Moderate alcohol consumption has been linked to certain health benefits, such as a healthy heart and a sharp mind. Many consider a glass or two of red wine a day as a valuable part of a healthy diet, but also you can use it to create a lovely party atmosphere when family and friends gather at your place.
There are many different types of red wine and all of them come in a variety of tastes and colours. Red wines are made by crushing and fermenting whole dark coloured grapes. Some of the most common varieties include Merlot, Cabernet Sauvignon, Shiraz and Pinot Noir.
Out of all, Pinot wine is the world’s most popular light-bodied red wine. It’s known for its red fruit, flower and spice aromas that are accentuated by a long and smooth finish. But what makes Pinot Noir so special is that it’s one of the few red grapes that’s commonly made into red, rose, white and sparkling wine.
Let’s begin with a few interesting facts about Pinot Noir. The name comes from the French words for pine and black, referring to the pine-cone shape of its clusters on the wine and the colour of the grapes. But did you know that it’s the 10th most planted grape variety in the world?
Also, it ranks with some of the oldest most historically prised varieties in the world. Pinot Noir wine tends to prefer more intermediate climates with a long and cool growing season. That’s why it can often be found growing in protected valleys or near large bodies of water.
Pinot Noir has a natural ability to be lighter than other red wines. You can find Pinot wine made from lovingly tended grapes and satisfy your senses. There are no rules when it comes to the glass you should use for drinking Pinot Noir, but a large round bell-shaped glass can help you collect the delicate aromas of the wine.
Pinot Noir is the dominant red wine grape of Burgundy, France. But the variety’s elusive charm has carried it to all manner of vineyards, so today it’s adopted and studied all over the world. The essence of Pinot Noir wines is their aroma of red berries and cherry, while some of the most complex examples offer hints of forest floor. However, its flavours mostly depend on the region in which it was grown.
It requires a lot of care and skills to make Pinot Noir perform. The results can vary from watery, acidic candy waster to rich, intensely perfumed wines. For that reason, Pinot Noir has earned obsessive adoration from wine lovers all around the world.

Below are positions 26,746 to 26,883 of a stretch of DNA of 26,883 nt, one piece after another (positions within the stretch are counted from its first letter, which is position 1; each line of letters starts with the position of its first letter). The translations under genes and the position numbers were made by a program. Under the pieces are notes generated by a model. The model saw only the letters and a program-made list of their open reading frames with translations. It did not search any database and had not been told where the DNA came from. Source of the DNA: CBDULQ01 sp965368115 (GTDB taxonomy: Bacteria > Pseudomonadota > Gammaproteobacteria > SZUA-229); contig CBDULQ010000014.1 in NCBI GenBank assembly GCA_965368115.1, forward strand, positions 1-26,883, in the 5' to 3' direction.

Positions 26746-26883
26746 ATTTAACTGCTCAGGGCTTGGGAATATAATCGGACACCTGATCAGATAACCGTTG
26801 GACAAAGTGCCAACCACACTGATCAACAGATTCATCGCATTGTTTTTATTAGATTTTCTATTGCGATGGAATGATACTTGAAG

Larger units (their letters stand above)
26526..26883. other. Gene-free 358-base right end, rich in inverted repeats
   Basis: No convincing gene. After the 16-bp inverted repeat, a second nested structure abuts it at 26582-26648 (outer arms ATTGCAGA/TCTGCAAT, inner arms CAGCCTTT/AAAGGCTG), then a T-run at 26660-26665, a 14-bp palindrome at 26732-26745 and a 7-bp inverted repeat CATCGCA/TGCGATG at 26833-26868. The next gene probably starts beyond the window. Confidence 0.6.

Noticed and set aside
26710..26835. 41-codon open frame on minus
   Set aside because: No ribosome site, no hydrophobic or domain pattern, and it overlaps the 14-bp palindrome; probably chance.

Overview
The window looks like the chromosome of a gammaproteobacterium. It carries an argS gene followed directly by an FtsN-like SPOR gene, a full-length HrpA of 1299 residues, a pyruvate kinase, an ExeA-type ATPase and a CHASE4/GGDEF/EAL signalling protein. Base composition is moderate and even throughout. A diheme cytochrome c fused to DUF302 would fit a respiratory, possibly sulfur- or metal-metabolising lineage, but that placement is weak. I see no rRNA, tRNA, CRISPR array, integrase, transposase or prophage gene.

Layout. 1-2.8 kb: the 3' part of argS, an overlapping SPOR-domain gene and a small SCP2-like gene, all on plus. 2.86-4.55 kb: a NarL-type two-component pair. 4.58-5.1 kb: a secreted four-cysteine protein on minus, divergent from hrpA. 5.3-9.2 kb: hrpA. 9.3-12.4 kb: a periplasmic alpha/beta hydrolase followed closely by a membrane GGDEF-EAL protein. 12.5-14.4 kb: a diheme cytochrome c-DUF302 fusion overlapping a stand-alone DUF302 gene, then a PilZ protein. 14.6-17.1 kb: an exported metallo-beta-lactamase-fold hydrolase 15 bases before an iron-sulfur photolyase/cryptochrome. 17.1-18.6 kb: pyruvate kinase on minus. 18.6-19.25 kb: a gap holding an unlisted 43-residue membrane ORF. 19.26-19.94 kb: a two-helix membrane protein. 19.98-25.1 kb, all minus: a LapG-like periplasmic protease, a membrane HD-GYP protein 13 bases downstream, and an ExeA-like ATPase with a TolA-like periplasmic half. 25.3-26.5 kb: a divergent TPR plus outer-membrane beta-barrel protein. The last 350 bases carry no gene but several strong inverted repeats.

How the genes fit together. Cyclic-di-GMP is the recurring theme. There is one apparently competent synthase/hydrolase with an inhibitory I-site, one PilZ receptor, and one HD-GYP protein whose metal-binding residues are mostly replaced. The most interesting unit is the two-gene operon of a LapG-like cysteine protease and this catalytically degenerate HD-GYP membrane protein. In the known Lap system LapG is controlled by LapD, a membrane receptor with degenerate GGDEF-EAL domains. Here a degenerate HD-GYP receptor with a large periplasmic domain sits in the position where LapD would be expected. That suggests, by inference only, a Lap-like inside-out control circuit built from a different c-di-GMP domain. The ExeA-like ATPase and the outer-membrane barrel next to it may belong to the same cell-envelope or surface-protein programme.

Is Pinot Noir Dry or Sweet?
This is a very common question and sometimes it confuses consumers. It comes from the fact that Pinot Noir has lovely red fruit flavours and is juicy from its naturally high acidity, making it smooth and easy to drink, but it’s not an indication of sugar. The final answer is that Pinot Noir is a dry wine.
In the making of dry wine, the grapes are pressed and the sugar from the grape must is converted into alcohol by yeast. When all the sugar is converted, you get a fully dry wine. In case a little sugar is left behind, it’s called residual sugar. Sometimes it might be on purpose as to give a hint of sweetness and richness to the wine, or if the yeast didn’t finish the fermentation. However, a few grams of residual sugar per litre is still considered a dry wine.
How to Choose Pinot Noir and What to Serve it With
Pinot Noir is a great choice for those who are looking for something fairly accessible but exciting at the same time. When browsing the options available in your favourite wine store, most likely from the comfort of your home, make sure to always read the label and take a look at the tasting notes. It can help you guide your decisions in terms of your personal preferences.
As a versatile wine grape, Pinot Noir can be paired with a variety of different foods. Pinot Noir is a great choice to pair with many vegetarian main courses. Its earthy and dark flavours make it the ideal wine to pair with earthy ingredients like root vegetables, grilled asparagus, spring vegetable, like peas, mushrooms or else.
If you’ve ever thought that red wine doesn’t pair well with fish, Pinot Noir may change your mind. Thanks to its high acidity and low tannin content, you can drink it with grilled fish, salmon, but also with sushi, and because it’s complex enough as well to stand up richer fair, it pairs perfectly with pork, duck, roast chicken, beef stew, cream sauces, soft or nutty cheeses and more.
Once you’ve selected your Pinot Noir, it’s time to enjoy it. Serving it at the right temperature will allow you to take pleasure in every sip. Keep in mind that light and fruity red wines should be served a little cooler. Pinot Noir is best served slightly chilled at about 55◦F to 65◦F.
Pinot Noir is ready to be served out of the bottle, and unlike other red wines, it doesn’t necessarily need to be decanted. If you don’t finish the bottle, replace the cork and put it in the refrigerator. The flavours will stay fresh for 1 to 3 days. After that, the wine will start to oxidise.